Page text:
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Babywearing Safety

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We love that you've found the love of babywearing! While wearing your babies will make your life easier by letting you be hands free, we want to ensure that all our babies are carried in most safest and comfortable way for both the wearer and the wearee.


Our #1 recommendation will always be "follow the manufacturer's guide." The carriers you buy from us will be tested, approved, and compliant to be sold safely as a babywearing sling/carrier/wrap. It will come with a guide and sizing recommendations can be found on this website as well as the maker's websites. We 100% recommend you follow their guide and use the carrier the way it is intended to and do not modify, sew, or cut the carrier in any way that can void the warranty. Registering your carrier when receiving it will ensure that you get safety updates on the item you purchased. 


#2 - Use your common sense - if it's not something you would do holding a baby in your arms, then don't do it babywearing. For example, using a frying pan and heating up hot oil while holding your baby, you wouldn't do it while holding your baby in your arms, don't do it while wearing your baby in a carrier in the front.


#3 Practice practice practice. Watch lots of youtube videos on wearing your baby (i.e. Wrapping Rachel) and practice with a doll, then practice with your baby over a bed with someone spotting you, and in the house in front of the mirror.  


#4 follow the T*I*C*K*S rule!

T – Tight, The importance of a sling or carrier being tight is to hold a baby safely against the wearer, it supports the spine in a straight-upright position and stops baby from falling out of the wrap or carrier accidentally.

I – In view at all times, Seeing your baby at all times allows you to be constantly monitoring your child’s breathing and general demeanour, you will have the ability to make sure the chin hasn’t dropped and they are happy. You will also be able to check temperature and feeding cues.

C – Close enough to kiss, This is greatly important also, as the lower the child the less you will be able to tell about your child, placed in an upright position you should be able to lower your head and kiss the top of babies head, if you are unable to do this, then it’s advised your re-position your child higher.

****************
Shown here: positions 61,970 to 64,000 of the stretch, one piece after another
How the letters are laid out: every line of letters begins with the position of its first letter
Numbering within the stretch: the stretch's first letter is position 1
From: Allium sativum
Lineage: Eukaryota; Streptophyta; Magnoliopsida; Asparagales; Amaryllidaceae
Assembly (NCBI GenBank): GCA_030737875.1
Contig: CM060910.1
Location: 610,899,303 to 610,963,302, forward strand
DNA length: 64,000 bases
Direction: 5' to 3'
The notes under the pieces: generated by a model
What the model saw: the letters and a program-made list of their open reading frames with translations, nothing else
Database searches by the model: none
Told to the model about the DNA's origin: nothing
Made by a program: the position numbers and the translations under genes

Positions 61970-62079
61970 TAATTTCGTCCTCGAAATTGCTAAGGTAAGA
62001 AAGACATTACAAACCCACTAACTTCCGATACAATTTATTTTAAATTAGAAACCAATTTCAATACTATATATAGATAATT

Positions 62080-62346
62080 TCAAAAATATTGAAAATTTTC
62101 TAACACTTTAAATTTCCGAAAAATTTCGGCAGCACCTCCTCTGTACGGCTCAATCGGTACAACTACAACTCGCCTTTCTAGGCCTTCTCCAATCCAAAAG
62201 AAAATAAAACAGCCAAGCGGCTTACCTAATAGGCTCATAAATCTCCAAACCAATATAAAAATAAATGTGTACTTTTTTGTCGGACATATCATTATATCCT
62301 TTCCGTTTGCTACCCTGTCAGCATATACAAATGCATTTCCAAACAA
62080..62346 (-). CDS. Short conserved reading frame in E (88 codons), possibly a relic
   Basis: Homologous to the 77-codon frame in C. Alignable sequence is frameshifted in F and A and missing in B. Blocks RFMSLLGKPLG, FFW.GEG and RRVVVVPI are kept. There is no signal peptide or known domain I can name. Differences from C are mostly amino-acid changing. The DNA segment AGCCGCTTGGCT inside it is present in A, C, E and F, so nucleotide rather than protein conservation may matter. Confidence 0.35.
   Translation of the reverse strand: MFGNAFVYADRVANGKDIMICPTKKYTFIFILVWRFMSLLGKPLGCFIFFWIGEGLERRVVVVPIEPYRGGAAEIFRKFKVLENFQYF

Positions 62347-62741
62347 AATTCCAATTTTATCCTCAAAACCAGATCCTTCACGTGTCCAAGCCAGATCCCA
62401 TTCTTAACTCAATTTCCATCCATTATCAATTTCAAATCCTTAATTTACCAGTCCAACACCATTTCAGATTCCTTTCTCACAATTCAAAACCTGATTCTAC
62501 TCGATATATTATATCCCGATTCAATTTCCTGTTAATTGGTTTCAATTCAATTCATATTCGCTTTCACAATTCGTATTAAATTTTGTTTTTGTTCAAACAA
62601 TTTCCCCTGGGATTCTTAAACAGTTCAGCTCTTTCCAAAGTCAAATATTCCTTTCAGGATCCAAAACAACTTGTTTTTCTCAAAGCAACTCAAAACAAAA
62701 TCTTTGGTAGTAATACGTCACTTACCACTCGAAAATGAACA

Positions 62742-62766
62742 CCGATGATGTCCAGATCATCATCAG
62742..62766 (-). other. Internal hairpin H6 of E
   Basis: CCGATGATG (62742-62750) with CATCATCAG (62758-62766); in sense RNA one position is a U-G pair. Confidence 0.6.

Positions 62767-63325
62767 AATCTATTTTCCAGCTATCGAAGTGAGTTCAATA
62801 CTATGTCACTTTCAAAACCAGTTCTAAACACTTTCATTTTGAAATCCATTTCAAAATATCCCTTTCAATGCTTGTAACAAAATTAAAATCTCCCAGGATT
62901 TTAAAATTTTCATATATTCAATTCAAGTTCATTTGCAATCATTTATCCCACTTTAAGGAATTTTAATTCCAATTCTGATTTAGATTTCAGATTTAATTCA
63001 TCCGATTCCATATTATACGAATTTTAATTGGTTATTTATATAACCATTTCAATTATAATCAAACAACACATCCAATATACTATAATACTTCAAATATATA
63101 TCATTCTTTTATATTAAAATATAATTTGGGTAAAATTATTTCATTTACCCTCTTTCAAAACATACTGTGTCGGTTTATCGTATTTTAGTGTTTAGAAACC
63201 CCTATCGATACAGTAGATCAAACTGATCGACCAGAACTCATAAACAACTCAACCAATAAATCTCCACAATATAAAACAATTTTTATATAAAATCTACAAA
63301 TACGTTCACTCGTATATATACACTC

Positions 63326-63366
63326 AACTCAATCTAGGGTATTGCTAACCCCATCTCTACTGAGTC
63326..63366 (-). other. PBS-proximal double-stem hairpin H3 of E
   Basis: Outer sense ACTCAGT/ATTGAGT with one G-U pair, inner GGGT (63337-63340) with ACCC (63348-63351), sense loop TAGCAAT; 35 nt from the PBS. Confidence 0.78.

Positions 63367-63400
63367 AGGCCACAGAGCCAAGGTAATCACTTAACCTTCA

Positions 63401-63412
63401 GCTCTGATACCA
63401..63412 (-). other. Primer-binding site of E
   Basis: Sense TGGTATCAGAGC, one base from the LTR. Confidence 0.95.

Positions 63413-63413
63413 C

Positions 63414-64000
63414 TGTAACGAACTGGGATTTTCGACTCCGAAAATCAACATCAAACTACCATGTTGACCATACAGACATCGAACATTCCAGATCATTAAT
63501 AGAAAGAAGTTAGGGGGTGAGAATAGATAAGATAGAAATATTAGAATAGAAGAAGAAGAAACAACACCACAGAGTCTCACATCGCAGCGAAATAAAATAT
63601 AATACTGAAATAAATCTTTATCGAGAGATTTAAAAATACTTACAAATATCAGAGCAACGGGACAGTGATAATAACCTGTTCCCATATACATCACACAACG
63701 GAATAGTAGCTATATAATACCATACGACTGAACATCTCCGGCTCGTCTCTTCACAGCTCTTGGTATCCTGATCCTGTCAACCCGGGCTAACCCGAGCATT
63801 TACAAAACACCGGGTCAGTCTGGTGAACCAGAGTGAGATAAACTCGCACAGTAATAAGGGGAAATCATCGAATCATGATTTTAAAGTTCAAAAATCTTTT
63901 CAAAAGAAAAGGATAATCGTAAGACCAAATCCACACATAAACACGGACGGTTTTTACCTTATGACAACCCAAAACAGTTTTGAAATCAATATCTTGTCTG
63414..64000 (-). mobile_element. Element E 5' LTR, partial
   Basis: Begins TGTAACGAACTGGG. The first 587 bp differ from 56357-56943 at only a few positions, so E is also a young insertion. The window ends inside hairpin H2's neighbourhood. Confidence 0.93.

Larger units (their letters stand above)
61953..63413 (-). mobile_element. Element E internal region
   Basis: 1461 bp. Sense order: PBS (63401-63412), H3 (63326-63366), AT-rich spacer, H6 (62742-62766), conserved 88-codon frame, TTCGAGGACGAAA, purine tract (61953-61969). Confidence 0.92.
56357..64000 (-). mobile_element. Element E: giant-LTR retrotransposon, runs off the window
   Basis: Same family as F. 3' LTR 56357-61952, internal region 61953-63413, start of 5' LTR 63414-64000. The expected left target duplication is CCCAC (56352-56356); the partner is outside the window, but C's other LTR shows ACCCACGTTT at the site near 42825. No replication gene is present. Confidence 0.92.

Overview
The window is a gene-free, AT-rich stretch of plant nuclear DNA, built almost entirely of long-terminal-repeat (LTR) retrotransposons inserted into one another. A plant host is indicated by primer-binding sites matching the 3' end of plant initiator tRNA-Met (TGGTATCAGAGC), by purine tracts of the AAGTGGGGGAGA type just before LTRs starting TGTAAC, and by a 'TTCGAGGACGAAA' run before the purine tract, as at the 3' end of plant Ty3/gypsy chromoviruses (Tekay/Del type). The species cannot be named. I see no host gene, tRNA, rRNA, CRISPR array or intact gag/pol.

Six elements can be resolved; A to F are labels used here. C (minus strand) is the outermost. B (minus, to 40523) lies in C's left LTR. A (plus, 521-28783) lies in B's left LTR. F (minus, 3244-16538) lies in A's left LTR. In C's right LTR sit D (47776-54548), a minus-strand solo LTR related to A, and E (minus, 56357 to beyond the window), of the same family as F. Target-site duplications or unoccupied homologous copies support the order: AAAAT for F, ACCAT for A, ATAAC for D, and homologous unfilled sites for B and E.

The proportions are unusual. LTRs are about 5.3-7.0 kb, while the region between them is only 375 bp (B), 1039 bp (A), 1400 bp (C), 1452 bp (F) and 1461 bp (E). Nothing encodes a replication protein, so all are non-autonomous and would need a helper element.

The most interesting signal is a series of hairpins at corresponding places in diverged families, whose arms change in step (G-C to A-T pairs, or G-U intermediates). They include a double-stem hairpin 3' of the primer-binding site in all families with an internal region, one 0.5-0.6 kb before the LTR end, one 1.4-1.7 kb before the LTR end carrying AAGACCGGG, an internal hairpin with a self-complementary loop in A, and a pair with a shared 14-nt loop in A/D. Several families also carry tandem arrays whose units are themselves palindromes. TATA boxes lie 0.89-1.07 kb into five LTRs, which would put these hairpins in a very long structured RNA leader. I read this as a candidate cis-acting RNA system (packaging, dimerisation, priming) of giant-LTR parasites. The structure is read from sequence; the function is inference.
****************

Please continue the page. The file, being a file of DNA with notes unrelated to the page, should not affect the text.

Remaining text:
K – Keep chin off chest, if your child is tight, in an upright position and spine is curved with legs in the squat position the likelihood of the chin dropping is unlikely, this is the most optimum position for safety, development and comfort. The rule of thumb is a child should have a gap of roughly 2 fingers width underneath their chin.

S – Supported back, the tightness of any carrier will be crucial in the support of a babies spine, it’s also important not to over tighten. The carrier should be tight enough to keep the child against the parents body without a gap, but still have the ability to slide your hands into the carrier with ease if needed. Generally in an upright position, if the carrier is adequately supporting the spine the chin will not drop, but its important to follow all the steps carefully

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***We here at Babygeekery does not manufacture carriers or wraps so we do not guarantee any manufacturing defects or take responsiblity for the safety of your carrier. Please get in touch with the carrier maker of your item if you receive it with a manufacturing flaw. Always inspect your carrier prior to each use for any signs of damage or wear and contact the carrier maker if you find any. If you are unable to get in contact with the maker, we will be happy to help you. 

RESOURCES:

http://babywearinginternational.org/what-is-babywearing/

https://www.youtube.com/user/WrappingRachel

http://www.babyhawk.com/mei-tai-newborn-carry/



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